Marine Biology

, Volume 101, Issue 3, pp 389–395

Short-term growth measurements of corals using an accurate buoyant weighing technique

  • P. Spencer Davies

DOI: 10.1007/BF00428135

Cite this article as:
Spencer Davies, P. Marine Biology (1989) 101: 389. doi:10.1007/BF00428135


An accurate method for determining the growth rates of the skeleton of isolated branch tips (nubbins) of corals over intervals of less than 24 h is described. The skeletal weight of the coral was estimated from its buoyant weight in seawater whose density had been accurately determined. The coral tissues accounted for between 1 and 5% of the total buoyant weight in Pocillopora verrucosa and Acropora humilis with differing relative tissue biomass. After correcting for tissue buoyant weight, predictions of skeletal weight were accurate to within 1%. The method was used to estimate the growth of sample nubbins of Porites porites of similar diameter, in 2 m of water at Discovery Bay, Jamaica. Since growth of these branch tips is apical, growth rate could be expressed without correction for the size. The mean 24 h skeletal growth rate ranged between 40 and 47 mg. Differences could be measured between day-time and night-time growth, the day: night ratio being 3.7. The method also showed that P. porites virtually ceases calcification during the 4 to 5 d periods that it becomes enclosed in a mucus tunic. Nubbins of P. porites attached to the reef at different locations showed clear differences in growth rate with depth, and between clear and turbid water sites. The growth rate of nubbins was compared with that of branch tips of whole corals by measuring the linear extension after staining with Alizarin Red S. After 3 1/2 mo, the mean linear extension was 4.1 mm in each case, indicating that the growth rate of nubbins is the same as that of branch tips of the whole colony. It is suggested that this buoyant weighing technique will find applications in laboratory experiments with calcification mechanisms and as a bioassay on reefs exposed to environmental stress.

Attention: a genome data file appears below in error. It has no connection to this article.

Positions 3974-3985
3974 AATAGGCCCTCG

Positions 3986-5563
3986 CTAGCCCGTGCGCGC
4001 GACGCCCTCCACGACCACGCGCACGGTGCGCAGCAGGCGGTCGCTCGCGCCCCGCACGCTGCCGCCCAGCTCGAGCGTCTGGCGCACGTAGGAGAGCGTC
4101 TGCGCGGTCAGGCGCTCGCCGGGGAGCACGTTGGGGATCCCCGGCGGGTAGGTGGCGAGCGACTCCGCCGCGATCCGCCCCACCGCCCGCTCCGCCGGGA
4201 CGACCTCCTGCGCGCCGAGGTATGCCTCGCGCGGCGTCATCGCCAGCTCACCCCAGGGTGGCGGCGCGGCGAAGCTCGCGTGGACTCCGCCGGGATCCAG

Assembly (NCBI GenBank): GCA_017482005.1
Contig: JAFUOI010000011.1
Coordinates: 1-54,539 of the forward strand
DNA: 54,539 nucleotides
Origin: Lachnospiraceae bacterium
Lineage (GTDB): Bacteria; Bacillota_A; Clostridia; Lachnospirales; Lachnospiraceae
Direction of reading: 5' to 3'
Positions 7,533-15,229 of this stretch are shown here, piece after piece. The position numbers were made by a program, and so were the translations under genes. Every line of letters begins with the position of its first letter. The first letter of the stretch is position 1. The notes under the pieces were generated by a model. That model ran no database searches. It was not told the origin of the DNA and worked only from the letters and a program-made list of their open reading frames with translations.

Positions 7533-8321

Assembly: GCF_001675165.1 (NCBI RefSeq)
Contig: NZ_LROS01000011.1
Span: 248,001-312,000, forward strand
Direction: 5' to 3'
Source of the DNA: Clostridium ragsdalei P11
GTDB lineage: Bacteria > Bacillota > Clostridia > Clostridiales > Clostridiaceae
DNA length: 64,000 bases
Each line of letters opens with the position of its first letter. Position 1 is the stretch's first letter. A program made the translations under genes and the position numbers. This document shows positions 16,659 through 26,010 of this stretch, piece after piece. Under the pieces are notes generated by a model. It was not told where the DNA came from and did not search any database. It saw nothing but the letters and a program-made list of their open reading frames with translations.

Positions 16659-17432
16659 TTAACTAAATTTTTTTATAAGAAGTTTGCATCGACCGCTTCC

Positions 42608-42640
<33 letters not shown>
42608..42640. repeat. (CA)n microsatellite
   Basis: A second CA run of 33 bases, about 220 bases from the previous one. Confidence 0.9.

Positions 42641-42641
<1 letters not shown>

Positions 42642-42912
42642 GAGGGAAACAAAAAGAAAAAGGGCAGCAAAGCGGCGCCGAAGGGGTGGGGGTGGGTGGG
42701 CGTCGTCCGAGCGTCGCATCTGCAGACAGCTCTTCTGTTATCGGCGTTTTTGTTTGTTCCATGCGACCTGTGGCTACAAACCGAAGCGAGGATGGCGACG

Copyright information

© Springer-Verlag 1989

Authors and Affiliations

  • P. Spencer Davies
    • 1
    • 2
  1. 1.Department of ZoologyUniversity of GlasgowGlasgowUK
  2. 2.Discovery Bay Marine LaboratoryJamaica

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